Service and repair business owners and managers have their favorite techniques to boost their profits. Some try everything they have ever heard about, and many try one technique or none - they are just trying to hang on and keep up with the business; no time for new ideas or attempts to increase profits to make the business worth more or return more to them for their years of hard work.
Somewhere in between these types of operators are the discerning and successful owners and managers who have control of their business and are willing to not only look at but closely examine modern business practices to bring more to the bottom line of their profit and loss statements, while building sound customer relations and assuring a sterling image for their business in the community.
I have compiled those techniques that are in use by businesses nationwide that routinely contribute to increased profits and build customer loyalty, confidence and satisfaction (translate that to more repeat business). Maybe you are using some of the practices already, maybe all of them, but there are businesses out there that still offer opportunities for the owners to build value, for themselves and for their customers.
Use the techniques I review as a checklist for your business. Scrutinize the ones you are not applying to your business and see if you wouldn't benefit from those you have not tried. Not every profit-making technique is listed here, but these are the ones you should look at if you're ready to venture into using new techniques - because other companies are, and they are using them successfully.
No. 1 - Service AgreementsYou have been hearing me promote service agreements for the last few years. Ever since I hopped on an airplane to go see a company after hearing about how they were selling thousands of service agreements, I wanted to know how they did it, and I found out. (In a few words, customers get a discount on all their service and repair work if they are a service agreement customer.)
Service agreements offer so many opportunities for your business to profit, plus they benefit the customer, too. With a simple agreement form, the customer pays a nominal fee annually in exchange for an inspection of all the systems in their home and some simple preventive maintenance. Since problems are identified early, before they become emergency or urgent situations, the customer saves money.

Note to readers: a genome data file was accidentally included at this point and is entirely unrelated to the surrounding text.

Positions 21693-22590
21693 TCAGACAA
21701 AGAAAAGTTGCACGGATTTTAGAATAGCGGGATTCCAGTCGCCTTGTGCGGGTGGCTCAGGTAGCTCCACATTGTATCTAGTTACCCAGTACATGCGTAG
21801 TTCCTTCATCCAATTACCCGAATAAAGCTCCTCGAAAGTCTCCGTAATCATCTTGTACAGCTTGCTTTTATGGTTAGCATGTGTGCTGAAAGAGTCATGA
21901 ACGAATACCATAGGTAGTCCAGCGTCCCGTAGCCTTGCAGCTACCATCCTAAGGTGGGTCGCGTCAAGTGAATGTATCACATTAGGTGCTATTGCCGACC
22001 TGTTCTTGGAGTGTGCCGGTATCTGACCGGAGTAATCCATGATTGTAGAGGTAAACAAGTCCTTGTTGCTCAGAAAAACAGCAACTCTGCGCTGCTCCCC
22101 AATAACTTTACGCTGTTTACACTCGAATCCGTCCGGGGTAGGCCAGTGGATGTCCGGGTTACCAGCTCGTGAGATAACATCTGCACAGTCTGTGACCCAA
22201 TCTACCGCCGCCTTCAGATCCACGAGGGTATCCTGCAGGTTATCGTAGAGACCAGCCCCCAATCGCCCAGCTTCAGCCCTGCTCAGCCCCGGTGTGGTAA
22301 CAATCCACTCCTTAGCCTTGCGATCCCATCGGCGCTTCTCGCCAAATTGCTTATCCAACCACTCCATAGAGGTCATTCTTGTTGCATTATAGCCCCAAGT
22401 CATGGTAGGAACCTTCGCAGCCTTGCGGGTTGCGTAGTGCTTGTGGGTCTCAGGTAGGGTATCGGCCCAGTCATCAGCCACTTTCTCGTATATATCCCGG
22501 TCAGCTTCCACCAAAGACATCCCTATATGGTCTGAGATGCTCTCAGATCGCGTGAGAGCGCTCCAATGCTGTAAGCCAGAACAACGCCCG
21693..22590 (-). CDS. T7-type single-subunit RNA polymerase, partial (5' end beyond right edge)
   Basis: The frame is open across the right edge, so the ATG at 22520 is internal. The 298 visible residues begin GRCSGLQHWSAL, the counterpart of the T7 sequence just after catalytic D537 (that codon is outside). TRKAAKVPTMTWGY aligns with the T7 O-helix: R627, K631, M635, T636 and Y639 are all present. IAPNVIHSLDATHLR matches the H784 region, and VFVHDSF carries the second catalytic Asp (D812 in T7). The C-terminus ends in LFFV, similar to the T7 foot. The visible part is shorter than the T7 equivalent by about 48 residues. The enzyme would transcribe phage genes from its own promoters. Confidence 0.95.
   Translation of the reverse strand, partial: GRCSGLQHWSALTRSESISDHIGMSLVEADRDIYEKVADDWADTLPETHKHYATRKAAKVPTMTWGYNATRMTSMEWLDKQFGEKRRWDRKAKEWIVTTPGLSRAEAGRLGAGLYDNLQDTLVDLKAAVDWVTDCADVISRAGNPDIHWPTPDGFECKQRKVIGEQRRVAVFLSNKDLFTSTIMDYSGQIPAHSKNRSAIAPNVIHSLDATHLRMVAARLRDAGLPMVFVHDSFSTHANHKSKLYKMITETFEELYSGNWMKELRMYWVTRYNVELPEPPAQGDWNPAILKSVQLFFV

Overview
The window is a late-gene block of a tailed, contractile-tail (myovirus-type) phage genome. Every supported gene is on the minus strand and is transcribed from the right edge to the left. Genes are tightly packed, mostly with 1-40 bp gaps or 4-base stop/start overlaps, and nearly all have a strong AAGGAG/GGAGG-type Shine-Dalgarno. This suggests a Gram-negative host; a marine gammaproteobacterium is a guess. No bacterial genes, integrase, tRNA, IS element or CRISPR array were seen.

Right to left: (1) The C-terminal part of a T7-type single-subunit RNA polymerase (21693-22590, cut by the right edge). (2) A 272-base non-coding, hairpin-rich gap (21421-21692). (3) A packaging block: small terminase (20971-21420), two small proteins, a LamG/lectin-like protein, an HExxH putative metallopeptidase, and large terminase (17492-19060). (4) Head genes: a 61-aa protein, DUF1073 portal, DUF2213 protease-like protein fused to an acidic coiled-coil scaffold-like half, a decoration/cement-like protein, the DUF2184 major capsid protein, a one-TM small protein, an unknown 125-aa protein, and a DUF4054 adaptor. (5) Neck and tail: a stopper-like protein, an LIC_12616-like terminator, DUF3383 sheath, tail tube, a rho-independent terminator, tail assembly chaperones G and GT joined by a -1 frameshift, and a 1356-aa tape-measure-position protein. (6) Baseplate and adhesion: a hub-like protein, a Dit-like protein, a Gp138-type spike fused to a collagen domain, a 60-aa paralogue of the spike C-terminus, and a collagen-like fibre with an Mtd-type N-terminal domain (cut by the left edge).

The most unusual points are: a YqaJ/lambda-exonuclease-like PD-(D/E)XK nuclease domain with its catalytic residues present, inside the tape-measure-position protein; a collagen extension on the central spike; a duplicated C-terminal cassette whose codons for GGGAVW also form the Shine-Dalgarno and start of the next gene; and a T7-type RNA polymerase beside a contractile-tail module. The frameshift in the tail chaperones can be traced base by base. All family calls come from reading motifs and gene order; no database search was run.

They also save on the cost of a service call for the technician to come out to the customer's home. Since there may be more than one job that needs to be done, or more than one system in the home that could use updating, repairing or needs attention, the customer saves even more from the benefits of add-on job pricing in the flat rate manual.
Your company benefits in many ways, too. Since the inspections can be scheduled with some flexibility, they can be completed during slow times. They typically generate business; technicians earn more and the slow times are no longer slow. Technicians need to be trained to look for common problems and ethically suggest work that the customer needs.
That nominal fee the customer pays for the agreement adds up. Multiply a fee times a thousand or several thousand and you will see what an improvement those fees make to the cash flow of the business.
Recently, we discovered that long-term service agreements are also attractive to both the business and the customer. Five years or even lifetime agreements generate predictable revenue - not traditionally available in a service and repair business, and an important consideration on sale of the business.
No. 2 - Scripts For CSRsIf you want an overnight improvement in the efficiency of your customer service representative, the people who take the calls to your business, the important first contact with your business, make certain they are using a script. A little training is necessary, but it will pay off quickly.
Scripts move the call along, saving time, permitting CSRs to take more calls per person per day. They gather the necessary information and, most importantly, schedule the service appointment. The script allows the CSR to comfort the customer while the data needed is noted. At the same time, the script guides the CSR through the call, avoiding price quotes (never!) but informing the customer that they will be given a price for the job before any work begins. (“Remember: 'We charge by the job ... not by the hour.'”)
Without a script, the call taker may wander through the call and spend too much time without obtaining the information needed. (Have someone call your business with a simulated problem and see how the call takers handle it. Good CSRs will process the information smoothly and schedule the service call.)